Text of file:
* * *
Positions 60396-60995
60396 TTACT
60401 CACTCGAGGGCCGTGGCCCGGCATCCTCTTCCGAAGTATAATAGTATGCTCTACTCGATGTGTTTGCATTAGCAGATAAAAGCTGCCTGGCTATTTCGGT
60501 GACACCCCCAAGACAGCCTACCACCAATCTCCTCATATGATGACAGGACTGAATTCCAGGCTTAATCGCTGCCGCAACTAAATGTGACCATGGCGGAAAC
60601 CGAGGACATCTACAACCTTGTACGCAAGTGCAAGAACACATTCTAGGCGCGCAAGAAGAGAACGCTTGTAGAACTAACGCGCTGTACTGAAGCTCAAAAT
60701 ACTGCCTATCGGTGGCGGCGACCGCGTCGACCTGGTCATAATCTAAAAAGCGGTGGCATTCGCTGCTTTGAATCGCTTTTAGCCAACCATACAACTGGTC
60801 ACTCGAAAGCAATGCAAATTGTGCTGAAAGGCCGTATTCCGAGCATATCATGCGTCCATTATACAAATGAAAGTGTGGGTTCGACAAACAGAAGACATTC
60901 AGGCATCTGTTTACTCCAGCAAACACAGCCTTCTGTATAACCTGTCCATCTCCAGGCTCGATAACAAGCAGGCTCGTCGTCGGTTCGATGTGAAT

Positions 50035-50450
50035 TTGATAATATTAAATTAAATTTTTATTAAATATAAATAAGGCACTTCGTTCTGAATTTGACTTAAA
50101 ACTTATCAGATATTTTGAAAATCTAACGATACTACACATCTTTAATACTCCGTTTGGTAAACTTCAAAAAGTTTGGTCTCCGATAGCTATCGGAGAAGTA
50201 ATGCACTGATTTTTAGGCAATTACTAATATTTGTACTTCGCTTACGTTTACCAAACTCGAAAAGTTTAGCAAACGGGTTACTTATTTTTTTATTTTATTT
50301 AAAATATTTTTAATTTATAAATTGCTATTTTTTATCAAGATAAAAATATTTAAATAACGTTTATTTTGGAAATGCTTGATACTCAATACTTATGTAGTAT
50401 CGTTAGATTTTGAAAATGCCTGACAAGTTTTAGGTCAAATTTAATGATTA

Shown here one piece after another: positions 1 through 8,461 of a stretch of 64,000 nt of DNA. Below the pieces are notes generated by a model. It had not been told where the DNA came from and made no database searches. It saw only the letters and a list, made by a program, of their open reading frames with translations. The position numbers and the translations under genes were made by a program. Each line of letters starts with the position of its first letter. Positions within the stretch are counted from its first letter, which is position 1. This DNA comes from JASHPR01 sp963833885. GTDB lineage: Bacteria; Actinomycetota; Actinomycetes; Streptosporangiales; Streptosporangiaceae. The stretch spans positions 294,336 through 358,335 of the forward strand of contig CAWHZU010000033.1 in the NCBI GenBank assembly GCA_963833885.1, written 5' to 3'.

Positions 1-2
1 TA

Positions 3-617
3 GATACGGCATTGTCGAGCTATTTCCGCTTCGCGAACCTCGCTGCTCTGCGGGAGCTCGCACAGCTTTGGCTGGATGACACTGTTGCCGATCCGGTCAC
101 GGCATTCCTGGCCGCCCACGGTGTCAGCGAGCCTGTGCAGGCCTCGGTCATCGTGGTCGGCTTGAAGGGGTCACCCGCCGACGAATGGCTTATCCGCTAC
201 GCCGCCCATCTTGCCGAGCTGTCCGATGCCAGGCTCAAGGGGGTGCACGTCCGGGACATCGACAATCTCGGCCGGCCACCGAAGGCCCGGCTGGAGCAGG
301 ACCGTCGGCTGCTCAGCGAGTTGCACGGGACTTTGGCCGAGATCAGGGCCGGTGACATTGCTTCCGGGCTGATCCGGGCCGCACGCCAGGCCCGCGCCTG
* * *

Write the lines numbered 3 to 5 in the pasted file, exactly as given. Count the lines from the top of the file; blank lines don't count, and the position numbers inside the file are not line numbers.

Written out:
60401 CACTCGAGGGCCGTGGCCCGGCATCCTCTTCCGAAGTATAATAGTATGCTCTACTCGATGTGTTTGCATTAGCAGATAAAAGCTGCCTGGCTATTTCGGT
60501 GACACCCCCAAGACAGCCTACCACCAATCTCCTCATATGATGACAGGACTGAATTCCAGGCTTAATCGCTGCCGCAACTAAATGTGACCATGGCGGAAAC
60601 CGAGGACATCTACAACCTTGTACGCAAGTGCAAGAACACATTCTAGGCGCGCAAGAAGAGAACGCTTGTAGAACTAACGCGCTGTACTGAAGCTCAAAAT